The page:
As it turned out, he was slightly mistaken about that…but not by much. By six p.m. today (Wednesday), there were still a dozen or so worker bees still hovering or crawling around the former hive entrance. They’d neither abandoned the hive nor died. Tough, loyal, and doomed. But a dozen is not many, and it certainly has not been 72 hours yet. Truly Nolen does good work.

Poisoning the bees really hurt, but removing them was not an option. A bee keeper would have had a doozy of a problem getting the hive intact and alive from under that shed. Not a pretty picture.

Later in the evening, I sat down at the computer to copy Chapter 11 from my book, Tales of a Golden Heart, republishing it here on this website. For a little while, I was able to forget about the suffering of the dying bees as I relived the 1985 singles dance in San Diego where I went to find me a woman. Found her, too; the gracious and beautiful lady became my fifth wife (yeah, I know). And never mind the fact that we divorced six years later; I still love her deeply, which Pammie–wife #7–understands completely.

Tales of a Golden Heart, written in 1986 and first published in 1992.

Tales of a Golden Heart, written in 1986 and first published in 1992.

Typing along, not a care in the world, I was suddenly drawn up short when I came to this passage:

“…The place was packed and busy, but aimlessly busy, a hive full of confused worker bees with no queen and more than a few drones. I’d witnessed several quick pairings as desperation met desperation and moved off into the night….”

Whoa. I instantly recognized this as prophecy, this passage I’d written in 1986 and watched come to life in literal form in 2016, thirty years later. It wasn’t the first time I’d prophesied without knowing it, either. A few years after my first science fiction novel, Ptolia, hit the market, I started noticing bits in the book that were manifesting in my life. Scared the dickens out of me. For ten years or more, I was hesitant to write at all for fear of causing something to happen in my own future!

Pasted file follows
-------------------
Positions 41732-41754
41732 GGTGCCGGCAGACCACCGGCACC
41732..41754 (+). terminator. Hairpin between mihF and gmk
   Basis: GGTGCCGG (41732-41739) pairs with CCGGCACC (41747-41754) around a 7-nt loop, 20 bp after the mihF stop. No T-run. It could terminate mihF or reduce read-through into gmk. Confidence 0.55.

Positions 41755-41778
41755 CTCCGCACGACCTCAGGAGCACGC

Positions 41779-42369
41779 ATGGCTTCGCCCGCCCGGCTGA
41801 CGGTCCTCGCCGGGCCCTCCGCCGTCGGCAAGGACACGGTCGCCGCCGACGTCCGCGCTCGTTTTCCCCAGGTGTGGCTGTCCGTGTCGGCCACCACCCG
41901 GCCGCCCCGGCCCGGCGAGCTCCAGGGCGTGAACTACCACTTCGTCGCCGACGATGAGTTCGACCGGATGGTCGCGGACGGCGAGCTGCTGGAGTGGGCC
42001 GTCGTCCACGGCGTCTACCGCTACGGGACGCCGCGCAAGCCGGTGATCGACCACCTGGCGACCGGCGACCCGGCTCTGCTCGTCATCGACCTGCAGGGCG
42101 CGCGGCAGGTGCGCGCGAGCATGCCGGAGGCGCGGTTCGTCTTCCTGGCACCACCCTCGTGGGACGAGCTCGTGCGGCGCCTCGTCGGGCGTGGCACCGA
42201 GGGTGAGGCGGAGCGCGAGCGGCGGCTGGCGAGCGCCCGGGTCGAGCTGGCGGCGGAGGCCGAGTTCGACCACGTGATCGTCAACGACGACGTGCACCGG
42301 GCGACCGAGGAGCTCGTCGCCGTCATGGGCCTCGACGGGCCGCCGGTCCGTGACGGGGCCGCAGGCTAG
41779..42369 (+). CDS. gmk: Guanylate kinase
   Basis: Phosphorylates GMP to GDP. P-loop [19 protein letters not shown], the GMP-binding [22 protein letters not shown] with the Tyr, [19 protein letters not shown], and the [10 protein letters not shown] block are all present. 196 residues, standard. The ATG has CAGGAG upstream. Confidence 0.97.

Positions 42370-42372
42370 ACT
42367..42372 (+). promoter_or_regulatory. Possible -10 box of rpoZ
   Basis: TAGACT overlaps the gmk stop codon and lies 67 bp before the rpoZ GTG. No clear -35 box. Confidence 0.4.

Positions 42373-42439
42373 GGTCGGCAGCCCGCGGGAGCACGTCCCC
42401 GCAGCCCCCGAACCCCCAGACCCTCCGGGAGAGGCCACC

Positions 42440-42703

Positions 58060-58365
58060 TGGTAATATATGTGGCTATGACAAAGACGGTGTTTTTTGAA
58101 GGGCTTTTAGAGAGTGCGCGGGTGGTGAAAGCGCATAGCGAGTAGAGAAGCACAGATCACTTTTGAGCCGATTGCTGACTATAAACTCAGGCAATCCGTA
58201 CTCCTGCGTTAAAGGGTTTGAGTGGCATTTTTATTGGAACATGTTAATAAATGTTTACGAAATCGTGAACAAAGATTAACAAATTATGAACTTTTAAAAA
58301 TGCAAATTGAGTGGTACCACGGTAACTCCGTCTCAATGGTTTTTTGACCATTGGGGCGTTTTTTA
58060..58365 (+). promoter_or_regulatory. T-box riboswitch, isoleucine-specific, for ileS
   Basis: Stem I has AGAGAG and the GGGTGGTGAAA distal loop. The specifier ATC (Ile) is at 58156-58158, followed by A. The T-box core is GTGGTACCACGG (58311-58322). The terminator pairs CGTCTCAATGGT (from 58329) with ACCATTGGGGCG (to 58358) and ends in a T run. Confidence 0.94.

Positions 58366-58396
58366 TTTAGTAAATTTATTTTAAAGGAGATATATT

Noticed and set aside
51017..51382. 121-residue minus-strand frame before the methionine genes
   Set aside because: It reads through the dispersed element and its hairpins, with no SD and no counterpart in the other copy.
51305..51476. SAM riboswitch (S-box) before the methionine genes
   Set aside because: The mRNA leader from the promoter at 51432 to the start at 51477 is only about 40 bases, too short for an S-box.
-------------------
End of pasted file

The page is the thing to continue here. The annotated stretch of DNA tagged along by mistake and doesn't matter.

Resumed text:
Those were prophecies that were for me only, not for the world at large. The CWBWNQ (Confused Worker Bee With No Queen) prophecy held to that, obviously, so none of us need to think I’m going to be prognosticating on the future of the planet or anything like that.

Still, the early stuff found in Ptolia was about as cryptic as Nostradamus on a bad day…whereas the bee prophecy was right there slapping me full in the face.

Which brings us to quantum physics. According to quantum physics, at least as presented to laymen by those who study such things, linear time is an illusion. The past, present, and future are not separate things; they coexist simultaneously. Most humans think only in terms of linear time, but is that real?

Apparently not. Certain spiritual teachings agree. Eckankar, for example, teaches that there are worlds that exist within time…but there are also much higher worlds that exist outside of time, above or beyond time. There are, of course, billions of humans who would scoff at that idea simply by virtue of it being presented by anything “nonscientific”…but not so many can ignore what quantum physics has to say about it. Quantum physics is about as “sciency” as it gets.

So, what does this all mean?

For you, perhaps nothing. For me, though…wow. Time travel? Not a problem, at least in Soul form, because it’s not really travel as we think of travel; it’s simply an expanded awareness that encompasses the past, present, and future in a single moment. There is, it would seem, no separation between Point A and Point B when it comes to time…except the artificial separation perceived as real by most of us.

May the blessings bee.


For our readers who may not recognize a word like Eckankar, the definition can be found in A Glossary of Eck Terms at Eckankar.org.